From the Classroom: On Spirituality and Religion in Counseling

This essay was written as a discussion post for my graduate course in Multicultural Counseling (Jan 2019). 

As might be expected, spirituality and religion, within counseling, is a topic that is very near and dear to my heart. This week, we are reviewing a case study involving ‘Katie’ and her experience of life through the lens of religious identity (Thomas & Schwarzbaum, 2006). This essay will examine her spiritual and religious influences and then pivot into a discussion about how to facilitate a counseling session that is inclusive of these influences. Interestingly enough, identity and context, which are essential aspects of the human experience (Hays, 2016), are at the very core of nonduality and Self-realization. They were also important to several transpersonal forerunners like Jung (Vienne, Corbett, & Whitney, 2017). This intersection of psychology, spirituality, and nonduality offers an integrative approach that can help resolve issues of identity in cases just like Katie’s.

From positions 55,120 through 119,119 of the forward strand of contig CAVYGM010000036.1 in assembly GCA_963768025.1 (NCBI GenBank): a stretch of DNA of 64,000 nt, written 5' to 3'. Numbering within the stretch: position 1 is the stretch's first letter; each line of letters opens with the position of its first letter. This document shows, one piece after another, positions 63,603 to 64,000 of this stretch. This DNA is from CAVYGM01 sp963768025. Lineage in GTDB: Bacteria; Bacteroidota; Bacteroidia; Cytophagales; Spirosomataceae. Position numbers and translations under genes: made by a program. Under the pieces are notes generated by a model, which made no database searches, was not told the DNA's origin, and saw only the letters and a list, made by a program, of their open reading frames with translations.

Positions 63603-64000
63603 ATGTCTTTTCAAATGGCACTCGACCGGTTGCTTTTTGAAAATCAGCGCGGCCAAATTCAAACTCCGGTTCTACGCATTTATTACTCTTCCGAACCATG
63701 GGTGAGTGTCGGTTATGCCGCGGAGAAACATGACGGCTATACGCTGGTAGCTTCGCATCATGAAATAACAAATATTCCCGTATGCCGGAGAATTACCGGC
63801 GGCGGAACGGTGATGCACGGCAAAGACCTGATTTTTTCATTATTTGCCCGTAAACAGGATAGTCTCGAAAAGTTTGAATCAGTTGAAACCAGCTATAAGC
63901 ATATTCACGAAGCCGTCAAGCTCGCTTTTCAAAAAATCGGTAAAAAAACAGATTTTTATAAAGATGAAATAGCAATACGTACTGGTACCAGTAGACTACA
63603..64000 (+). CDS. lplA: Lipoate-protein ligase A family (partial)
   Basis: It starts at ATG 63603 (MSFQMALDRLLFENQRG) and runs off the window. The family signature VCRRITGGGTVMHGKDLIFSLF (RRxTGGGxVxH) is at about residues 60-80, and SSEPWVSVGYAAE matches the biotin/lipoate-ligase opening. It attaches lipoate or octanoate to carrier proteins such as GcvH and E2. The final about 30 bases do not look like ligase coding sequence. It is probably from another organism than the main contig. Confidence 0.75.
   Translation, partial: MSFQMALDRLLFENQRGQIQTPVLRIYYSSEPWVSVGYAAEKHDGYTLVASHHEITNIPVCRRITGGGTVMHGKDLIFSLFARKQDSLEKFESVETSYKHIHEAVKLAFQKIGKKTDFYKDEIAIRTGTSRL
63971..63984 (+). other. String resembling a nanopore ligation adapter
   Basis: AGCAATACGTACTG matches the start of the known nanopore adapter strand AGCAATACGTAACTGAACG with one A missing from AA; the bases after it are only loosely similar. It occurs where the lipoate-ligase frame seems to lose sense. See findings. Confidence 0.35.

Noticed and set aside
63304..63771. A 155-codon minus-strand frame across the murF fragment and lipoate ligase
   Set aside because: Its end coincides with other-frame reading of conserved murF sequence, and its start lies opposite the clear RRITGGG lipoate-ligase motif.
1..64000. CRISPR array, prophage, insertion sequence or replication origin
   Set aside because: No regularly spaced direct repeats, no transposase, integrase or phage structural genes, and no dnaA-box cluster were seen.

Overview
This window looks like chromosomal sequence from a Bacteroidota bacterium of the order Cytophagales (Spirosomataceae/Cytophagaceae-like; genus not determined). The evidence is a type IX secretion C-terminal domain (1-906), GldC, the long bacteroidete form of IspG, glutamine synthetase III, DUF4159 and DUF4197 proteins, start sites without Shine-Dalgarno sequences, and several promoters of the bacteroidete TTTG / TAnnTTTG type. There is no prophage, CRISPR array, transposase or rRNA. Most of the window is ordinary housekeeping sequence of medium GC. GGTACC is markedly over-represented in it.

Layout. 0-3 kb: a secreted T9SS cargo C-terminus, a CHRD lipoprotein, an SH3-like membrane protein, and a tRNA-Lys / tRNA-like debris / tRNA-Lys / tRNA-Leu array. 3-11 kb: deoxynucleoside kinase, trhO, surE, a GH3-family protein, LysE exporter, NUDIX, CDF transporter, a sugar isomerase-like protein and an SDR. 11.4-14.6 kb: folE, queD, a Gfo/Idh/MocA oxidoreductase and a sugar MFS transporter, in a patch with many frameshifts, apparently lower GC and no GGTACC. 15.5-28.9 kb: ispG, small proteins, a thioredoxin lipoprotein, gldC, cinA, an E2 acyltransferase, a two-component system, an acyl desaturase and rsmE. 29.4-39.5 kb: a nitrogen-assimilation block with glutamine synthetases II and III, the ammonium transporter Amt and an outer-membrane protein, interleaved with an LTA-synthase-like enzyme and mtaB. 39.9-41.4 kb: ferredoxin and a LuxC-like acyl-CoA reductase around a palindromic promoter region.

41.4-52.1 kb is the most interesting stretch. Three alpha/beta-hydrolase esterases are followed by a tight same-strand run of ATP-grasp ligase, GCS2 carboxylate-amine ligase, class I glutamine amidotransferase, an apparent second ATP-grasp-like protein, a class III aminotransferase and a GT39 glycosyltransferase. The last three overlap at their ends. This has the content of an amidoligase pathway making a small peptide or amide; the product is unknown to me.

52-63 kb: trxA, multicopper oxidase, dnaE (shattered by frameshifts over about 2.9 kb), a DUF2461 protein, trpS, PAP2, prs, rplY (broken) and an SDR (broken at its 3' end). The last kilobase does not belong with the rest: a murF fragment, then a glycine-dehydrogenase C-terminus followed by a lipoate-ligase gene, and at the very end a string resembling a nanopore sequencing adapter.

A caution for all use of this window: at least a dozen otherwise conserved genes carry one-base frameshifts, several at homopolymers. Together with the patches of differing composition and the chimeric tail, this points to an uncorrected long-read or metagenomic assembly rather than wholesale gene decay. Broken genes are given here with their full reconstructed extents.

Spiritual and Religious Influences

Like everyone who inherits their parent’s spiritual or religious preferences, Katie’s religious identity began as a set of conditioned beliefs (Sue & Sue, 2016). Informed by a strong cultural connection with Catholicism within the dynamics of the family unit, Katie had no real choice in the early stages of her spiritual journey. Eventually though, rote memorization of religious facts became unfulfilling and left her with deeper and more meaningful questions (Thomas & Schwarzbaum, 2006). After marrying her best friend, a gentlemen of Jewish faith, and having children within their interfaith relationship, her entire world was flipped upside down and brought her more deeply into the folds of her own religious persuasion. It also expanded her openness, acceptance, and capacity for spiritual diversification. Indeed, her exposure to another religious viewpoint enriched and enlivened her experience of life in new and unique ways. Altogether, these factors have strongly influenced Katie’s views of life, family, and self; giving them a context that is inclusive of both Christianity and Judaism while honoring, in her own way, that which is most meaningful to her. From the perspective of nonduality, exposure to alternative spiritual and religious views is highly encouraged as it increases openness and receptivity to the undercurrents that are present in every tradition. In fact I am giving a talk, this Sunday, on this very topic (Bemis, 2019).